IMHO, the shared environment is the right direction, especially if you're going to be making multiple Vaadin portlets.

Using Add Ons in the Shared Environment

If you're using the Vaadin shared environment, you're using the Vaadin 7 Control Panel.  The Vaadin 7 Control Panel makes using add ons in Liferay a snap.

So let's break down the steps to get ready to use an Add On.  We're going to use the x Add On.  Download the Add On and save it somewhere locally on your system, then point your browser at your Liferay environment, log in as an administrator, go to the control panel to the Configuration section and choose the Vaadin 7 Control Panel.

From the navigation on the right side, select the Add On link to get the following view:

 Add Ons View

On the lower left corner, click the "Choose File" button to select the Add On jar file to upload: (the dialog will vary based on operating system)

Select Jar

Click on the "Upload Add-On" button to start the upload:

Before the upload is complete, you are presented with a confirmation page that provides details on the Add On.  Click the "Yes" button to finish the deploy or "No" to cancel the deploy:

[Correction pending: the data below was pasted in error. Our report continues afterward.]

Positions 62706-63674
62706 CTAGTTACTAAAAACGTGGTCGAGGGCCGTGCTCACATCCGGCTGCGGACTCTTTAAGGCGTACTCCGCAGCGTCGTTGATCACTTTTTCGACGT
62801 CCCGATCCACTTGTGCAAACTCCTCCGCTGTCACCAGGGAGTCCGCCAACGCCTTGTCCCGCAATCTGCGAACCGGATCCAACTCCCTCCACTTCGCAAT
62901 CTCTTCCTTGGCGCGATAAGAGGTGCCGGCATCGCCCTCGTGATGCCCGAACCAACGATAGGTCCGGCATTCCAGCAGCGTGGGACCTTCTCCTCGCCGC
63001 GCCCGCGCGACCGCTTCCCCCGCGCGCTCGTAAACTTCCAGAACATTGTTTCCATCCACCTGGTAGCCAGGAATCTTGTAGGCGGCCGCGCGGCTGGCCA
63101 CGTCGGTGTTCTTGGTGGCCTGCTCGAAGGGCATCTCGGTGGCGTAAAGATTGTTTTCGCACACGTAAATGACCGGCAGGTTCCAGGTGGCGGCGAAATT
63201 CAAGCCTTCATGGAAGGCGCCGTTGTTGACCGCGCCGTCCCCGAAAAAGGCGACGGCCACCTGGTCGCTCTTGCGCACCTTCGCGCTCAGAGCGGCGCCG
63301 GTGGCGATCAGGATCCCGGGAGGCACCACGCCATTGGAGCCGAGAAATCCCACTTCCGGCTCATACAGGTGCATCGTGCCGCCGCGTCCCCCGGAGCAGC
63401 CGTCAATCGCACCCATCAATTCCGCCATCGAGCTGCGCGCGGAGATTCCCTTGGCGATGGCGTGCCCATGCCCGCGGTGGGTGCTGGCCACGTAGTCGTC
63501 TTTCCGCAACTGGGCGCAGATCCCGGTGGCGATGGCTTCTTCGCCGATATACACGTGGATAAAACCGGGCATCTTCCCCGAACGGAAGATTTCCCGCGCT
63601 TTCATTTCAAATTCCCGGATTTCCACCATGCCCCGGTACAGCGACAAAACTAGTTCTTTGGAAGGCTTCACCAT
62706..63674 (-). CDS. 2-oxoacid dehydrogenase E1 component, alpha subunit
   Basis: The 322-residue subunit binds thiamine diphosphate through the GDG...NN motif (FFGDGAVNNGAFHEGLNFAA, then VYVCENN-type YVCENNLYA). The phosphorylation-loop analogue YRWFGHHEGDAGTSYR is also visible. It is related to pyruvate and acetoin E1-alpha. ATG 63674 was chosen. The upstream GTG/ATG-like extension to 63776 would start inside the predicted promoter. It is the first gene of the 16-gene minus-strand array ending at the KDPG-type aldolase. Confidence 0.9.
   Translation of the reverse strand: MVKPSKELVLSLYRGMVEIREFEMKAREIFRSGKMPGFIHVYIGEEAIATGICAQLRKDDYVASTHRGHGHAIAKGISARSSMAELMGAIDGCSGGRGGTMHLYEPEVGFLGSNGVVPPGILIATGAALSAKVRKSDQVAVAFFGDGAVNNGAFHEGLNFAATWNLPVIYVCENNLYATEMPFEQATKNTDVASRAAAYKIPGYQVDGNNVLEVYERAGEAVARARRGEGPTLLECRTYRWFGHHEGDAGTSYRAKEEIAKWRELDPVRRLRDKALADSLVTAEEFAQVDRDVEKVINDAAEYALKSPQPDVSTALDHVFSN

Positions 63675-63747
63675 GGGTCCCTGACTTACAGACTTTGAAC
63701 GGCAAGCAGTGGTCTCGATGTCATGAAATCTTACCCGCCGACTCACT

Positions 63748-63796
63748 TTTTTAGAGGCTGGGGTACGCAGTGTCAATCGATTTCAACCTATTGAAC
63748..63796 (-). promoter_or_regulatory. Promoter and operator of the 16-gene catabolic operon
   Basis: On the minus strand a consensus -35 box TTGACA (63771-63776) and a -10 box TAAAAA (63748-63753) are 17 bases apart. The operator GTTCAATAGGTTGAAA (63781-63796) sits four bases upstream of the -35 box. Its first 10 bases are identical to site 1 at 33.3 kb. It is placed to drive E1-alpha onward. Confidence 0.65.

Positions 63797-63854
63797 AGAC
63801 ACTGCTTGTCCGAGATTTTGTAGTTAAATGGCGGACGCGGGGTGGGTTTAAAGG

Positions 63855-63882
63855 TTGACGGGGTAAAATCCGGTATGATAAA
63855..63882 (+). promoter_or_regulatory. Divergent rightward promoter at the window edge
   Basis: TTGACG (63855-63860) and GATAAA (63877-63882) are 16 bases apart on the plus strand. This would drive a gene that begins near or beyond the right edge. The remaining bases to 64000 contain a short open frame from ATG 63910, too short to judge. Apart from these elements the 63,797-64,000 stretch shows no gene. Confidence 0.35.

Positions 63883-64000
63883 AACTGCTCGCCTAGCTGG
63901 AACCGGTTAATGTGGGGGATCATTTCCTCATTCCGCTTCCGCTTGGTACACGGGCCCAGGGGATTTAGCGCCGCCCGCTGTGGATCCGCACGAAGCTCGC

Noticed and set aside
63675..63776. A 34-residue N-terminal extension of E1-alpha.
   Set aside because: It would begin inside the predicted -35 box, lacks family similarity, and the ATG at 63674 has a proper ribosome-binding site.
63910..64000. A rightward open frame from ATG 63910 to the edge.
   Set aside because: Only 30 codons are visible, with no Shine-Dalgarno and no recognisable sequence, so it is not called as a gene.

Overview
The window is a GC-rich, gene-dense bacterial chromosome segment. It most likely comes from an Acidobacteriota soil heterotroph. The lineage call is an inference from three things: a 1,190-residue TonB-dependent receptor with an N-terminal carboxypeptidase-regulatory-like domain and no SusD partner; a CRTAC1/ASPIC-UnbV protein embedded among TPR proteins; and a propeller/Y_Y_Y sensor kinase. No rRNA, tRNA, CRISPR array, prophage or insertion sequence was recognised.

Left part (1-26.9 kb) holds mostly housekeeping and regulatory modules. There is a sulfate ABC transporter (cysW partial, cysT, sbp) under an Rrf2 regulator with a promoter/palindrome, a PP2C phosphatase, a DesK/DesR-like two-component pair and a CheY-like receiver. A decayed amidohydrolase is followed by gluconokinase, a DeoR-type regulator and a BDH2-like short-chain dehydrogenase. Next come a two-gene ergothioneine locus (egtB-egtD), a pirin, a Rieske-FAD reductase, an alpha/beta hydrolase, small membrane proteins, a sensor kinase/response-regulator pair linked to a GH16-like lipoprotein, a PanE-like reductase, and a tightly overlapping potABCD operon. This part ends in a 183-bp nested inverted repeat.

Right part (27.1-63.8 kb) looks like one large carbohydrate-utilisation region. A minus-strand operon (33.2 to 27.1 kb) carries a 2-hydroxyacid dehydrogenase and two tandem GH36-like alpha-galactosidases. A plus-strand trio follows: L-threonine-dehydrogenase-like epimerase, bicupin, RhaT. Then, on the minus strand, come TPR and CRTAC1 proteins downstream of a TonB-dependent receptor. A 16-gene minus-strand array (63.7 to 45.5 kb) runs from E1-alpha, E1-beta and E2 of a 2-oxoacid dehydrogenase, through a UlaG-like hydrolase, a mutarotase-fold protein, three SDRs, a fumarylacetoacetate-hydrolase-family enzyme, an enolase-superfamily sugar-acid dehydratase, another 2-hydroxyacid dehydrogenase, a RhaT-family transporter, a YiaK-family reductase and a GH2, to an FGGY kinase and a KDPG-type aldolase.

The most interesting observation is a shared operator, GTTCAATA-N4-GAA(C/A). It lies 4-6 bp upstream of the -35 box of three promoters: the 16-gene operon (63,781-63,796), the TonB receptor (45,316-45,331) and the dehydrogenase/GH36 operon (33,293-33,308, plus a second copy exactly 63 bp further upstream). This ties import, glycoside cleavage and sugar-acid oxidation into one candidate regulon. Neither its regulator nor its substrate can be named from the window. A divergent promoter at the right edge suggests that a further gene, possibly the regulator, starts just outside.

Note: Some Add-Ons do not contain a widget definition.  This usually indicates the Add On is a non-visual or server-side extension.  The Lazy Paged Container has a definition of code for building a lazy reference to windowed data retrieved on demand (this is a useful class to manage retrieval of Liferay Service Builder data), but it has no visual implementation.

After approving the Add On deployment, you must check the Add On and then click the "Compile WidgetSet" button to rebuild the widgetset including your Add On(s):

As stated earlier, compiling the widgetset includes the necessary javascript for rendering Add Ons correctly in the browser.

After compiling the widgetset (click the "Done" button to finish the compile process), you'll end up on the Overview page.  The Overview page shows all of the Add Ons that are currently compiled into the widgetset:

Overview Page

At this point the Add On is available in the shared environment and your developers can leverage the Add On in their Vaadin portlets.  Don't worry, a blog post for doing this is on the way, will get it out as soon as I can.

A final note for all of you cluster admins - you'll need to repeat these steps on each node in your cluster.  Yes, I know, this is a total PITA, but Liferay doesn't have much of a mechanism to synchronize these kinds of things across the cluster.  Sure, there is some messaging which could help, but the Add Ons can be too large to push around the cluster as messages.  You're left to deploying Add Ons to the nodes in the cluster manually.  The Add Ons should be deployed to all nodes in the cluster (so they can all render the Vaadin portlets correctly).